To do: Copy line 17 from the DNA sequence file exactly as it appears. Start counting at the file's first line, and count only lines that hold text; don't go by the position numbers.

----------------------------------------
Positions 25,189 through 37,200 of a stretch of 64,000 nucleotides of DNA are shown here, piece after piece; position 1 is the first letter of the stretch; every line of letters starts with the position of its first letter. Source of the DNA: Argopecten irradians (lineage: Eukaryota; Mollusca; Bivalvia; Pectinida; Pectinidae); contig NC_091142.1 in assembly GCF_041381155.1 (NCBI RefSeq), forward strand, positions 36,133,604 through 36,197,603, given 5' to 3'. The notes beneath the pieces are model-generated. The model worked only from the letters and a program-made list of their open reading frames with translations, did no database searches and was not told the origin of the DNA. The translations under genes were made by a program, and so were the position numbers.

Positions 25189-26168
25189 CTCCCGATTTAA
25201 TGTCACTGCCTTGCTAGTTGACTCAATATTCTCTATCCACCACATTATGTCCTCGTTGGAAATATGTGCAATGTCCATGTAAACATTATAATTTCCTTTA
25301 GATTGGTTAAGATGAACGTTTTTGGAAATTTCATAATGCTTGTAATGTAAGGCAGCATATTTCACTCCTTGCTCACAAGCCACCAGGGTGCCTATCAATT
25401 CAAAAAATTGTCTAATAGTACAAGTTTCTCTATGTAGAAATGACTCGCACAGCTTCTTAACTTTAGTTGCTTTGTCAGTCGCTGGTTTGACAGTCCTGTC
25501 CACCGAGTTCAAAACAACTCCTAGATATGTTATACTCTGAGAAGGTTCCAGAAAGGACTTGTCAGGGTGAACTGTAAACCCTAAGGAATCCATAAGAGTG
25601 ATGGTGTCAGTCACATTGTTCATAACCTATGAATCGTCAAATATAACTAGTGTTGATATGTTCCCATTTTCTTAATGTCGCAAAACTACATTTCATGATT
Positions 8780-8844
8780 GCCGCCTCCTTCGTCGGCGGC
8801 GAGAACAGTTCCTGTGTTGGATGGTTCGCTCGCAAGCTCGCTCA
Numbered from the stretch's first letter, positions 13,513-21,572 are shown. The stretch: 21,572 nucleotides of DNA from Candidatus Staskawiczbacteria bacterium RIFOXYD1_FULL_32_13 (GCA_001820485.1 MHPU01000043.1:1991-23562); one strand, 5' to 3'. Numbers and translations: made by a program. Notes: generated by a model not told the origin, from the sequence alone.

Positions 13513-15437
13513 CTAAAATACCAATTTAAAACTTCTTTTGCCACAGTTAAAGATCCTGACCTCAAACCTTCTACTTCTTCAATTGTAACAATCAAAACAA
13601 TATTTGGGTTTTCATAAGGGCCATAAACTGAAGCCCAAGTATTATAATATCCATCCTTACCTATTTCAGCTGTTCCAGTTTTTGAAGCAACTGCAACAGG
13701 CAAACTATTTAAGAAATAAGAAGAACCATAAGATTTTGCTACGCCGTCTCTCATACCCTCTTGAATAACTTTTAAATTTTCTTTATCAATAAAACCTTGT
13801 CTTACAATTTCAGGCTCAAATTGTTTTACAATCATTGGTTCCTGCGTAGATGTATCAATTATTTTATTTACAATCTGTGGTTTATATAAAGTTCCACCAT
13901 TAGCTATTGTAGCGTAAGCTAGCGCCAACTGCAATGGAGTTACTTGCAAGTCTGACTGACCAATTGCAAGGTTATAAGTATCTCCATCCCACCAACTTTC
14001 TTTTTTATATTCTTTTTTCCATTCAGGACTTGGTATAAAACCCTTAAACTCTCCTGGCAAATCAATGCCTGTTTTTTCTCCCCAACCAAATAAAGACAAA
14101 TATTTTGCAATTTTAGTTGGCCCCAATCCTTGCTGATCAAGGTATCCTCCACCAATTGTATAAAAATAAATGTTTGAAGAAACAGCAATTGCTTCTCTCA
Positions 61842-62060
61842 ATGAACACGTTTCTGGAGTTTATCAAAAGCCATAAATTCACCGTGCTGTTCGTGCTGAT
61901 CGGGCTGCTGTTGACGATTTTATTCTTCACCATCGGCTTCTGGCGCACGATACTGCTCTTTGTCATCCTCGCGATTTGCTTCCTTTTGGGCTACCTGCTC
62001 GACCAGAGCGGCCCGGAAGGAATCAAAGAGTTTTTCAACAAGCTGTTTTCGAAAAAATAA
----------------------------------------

13801 CTTACAATTTCAGGCTCAAATTGTTTTACAATCATTGGTTCCTGCGTAGATGTATCAATTATTTTATTTACAATCTGTGGTTTATATAAAGTTCCACCAT